Atriplex canescens variety gigantea, also known as giant four-winged saltbush, is a unique plant species. The dune fields of Little Sahara are the only place in the world where this particular variety of saltbush grows naturally. Special adaptations, such as rapid root growth, huge size, and the ability of stems to develop roots, enable the giant four-wing saltbush to survive in Little Sahara's harsh environment of shifting sand.
Please help protect this extremely rare inhabitant of Little Sahara. Avoid running over this plant or its roots and do not break off branches for firewood.
How to Get There
The entrance road to Little Sahara is 4 miles west of Jericho Junction.
From Nephi (west): 31 miles via SR 132 and Juab County Route 1812.
From Eureka (south): 18 miles on US 6.
From Delta (north): 34 miles on US 6.
Little Sahara is approximately 115 miles from Salt Lake City via Nephi.
What's Your Pleasure?
Little Sahara is not just one type of riding. With nearly 60,000 acres of dunes, trail and sagebrush flats, you've got options--plenty of them.
May we suggest
Sand Mountain: A wall of sand climbing nearly 700 feet high provides the ultimate challenge to rider and machine. This is the prime-time focal point for hill climbing.
White Sands Dunes: Easy access to dunes and plentiful riding bowls attract riders of all abilities to this spot on the north end of the recreation area.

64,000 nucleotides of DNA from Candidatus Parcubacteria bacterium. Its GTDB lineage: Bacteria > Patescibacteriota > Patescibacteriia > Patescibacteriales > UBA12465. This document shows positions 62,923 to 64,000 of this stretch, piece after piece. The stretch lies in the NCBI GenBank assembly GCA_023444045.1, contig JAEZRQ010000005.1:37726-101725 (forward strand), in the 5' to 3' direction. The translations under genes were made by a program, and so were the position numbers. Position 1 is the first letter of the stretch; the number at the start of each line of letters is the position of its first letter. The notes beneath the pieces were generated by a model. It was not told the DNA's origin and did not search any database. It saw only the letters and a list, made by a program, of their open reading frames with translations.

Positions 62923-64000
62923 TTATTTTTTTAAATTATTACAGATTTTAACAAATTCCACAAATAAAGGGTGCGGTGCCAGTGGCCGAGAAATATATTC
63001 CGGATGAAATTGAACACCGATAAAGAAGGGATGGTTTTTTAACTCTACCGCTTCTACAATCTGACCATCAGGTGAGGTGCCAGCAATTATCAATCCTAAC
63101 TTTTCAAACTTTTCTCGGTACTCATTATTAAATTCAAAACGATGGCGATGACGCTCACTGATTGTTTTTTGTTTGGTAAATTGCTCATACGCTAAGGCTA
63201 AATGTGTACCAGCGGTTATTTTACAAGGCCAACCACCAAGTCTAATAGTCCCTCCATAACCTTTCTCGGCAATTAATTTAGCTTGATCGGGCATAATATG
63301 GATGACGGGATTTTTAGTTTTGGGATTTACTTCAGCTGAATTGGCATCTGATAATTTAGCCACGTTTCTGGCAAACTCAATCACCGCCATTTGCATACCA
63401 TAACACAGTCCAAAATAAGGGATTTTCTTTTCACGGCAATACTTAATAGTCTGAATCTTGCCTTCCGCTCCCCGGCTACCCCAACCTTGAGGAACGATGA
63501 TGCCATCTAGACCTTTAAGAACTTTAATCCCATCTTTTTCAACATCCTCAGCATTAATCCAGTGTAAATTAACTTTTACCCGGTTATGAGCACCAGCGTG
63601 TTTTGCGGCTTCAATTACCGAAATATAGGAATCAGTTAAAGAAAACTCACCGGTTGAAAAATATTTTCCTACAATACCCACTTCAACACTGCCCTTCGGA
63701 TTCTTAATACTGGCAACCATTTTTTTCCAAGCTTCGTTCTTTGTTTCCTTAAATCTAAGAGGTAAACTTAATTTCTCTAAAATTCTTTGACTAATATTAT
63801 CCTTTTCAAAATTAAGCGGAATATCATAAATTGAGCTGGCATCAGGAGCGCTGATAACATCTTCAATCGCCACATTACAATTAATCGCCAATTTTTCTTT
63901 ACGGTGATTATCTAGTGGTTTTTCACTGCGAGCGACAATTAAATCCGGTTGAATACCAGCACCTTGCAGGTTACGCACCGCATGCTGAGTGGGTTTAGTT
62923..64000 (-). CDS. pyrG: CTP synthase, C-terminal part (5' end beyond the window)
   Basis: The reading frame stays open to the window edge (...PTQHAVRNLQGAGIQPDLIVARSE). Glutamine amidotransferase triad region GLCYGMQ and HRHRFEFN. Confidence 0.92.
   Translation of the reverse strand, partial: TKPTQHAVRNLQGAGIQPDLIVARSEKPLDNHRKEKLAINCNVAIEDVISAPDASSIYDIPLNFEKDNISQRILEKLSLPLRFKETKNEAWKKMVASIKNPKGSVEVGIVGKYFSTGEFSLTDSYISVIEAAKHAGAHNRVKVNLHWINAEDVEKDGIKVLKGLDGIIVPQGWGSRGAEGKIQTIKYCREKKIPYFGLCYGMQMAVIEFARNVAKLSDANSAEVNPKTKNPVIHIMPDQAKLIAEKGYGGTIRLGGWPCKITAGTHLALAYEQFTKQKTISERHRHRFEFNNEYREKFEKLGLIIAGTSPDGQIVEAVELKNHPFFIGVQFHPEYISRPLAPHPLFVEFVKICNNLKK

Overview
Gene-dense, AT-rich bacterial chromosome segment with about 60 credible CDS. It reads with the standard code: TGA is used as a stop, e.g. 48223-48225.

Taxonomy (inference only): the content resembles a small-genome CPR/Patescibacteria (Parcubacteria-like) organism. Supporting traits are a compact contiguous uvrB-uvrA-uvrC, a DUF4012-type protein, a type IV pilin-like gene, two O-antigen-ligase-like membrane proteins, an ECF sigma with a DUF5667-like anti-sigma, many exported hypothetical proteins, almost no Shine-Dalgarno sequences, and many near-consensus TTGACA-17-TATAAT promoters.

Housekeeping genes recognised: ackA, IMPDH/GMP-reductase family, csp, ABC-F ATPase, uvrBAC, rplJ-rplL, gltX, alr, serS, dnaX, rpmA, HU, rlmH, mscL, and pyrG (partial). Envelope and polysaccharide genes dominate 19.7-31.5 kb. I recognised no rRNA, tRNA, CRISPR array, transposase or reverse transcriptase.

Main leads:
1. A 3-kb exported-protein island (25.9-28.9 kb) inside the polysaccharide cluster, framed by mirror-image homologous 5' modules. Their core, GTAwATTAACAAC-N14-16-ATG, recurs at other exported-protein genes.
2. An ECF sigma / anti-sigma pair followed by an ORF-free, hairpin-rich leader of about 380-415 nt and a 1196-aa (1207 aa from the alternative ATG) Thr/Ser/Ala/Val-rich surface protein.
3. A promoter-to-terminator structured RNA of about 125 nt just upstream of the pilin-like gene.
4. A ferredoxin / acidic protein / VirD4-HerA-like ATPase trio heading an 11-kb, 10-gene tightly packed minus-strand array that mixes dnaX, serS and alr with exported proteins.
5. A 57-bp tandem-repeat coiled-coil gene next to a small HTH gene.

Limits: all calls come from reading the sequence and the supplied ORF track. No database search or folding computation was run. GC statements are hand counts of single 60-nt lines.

Dunes southwest of Black Mountain: Low-lying dunes provide good terrain for beginners or for those who just want to get away from the crowds.
Black Mountain: A network of dirt trails up, over, and around this peak offer excellent trail riding for just about any kind of off highway vehicle.
White Sands: Campsites nestled among the juniper and immediate access to dunes makes this a popular destination. 99 campsites, flush toilets (vault in winter), drinking water, fenced play area.
Oasis: The most developed site in the recreation area. Paved pads for trailers and motor homes combined with ready access to the dunes makes this a popular site with families. 114 campsites, flush toilets (vault in winter), RV dump station, drinking water.
Jericho: Originally designed as a fenced picnic area, Jericho serves as an overflow camping area. Good area for large groups. Paved parking access road, 41 picnic tables with shade ramadas, flush toilets, drinking water, amphitheater, fenced sand play area.
Sand Mountain: Primitive camping/staging area. This place really rocks during popular holiday weekends. 3 paved parking loops, vault toilets, drinking water, tent spaces.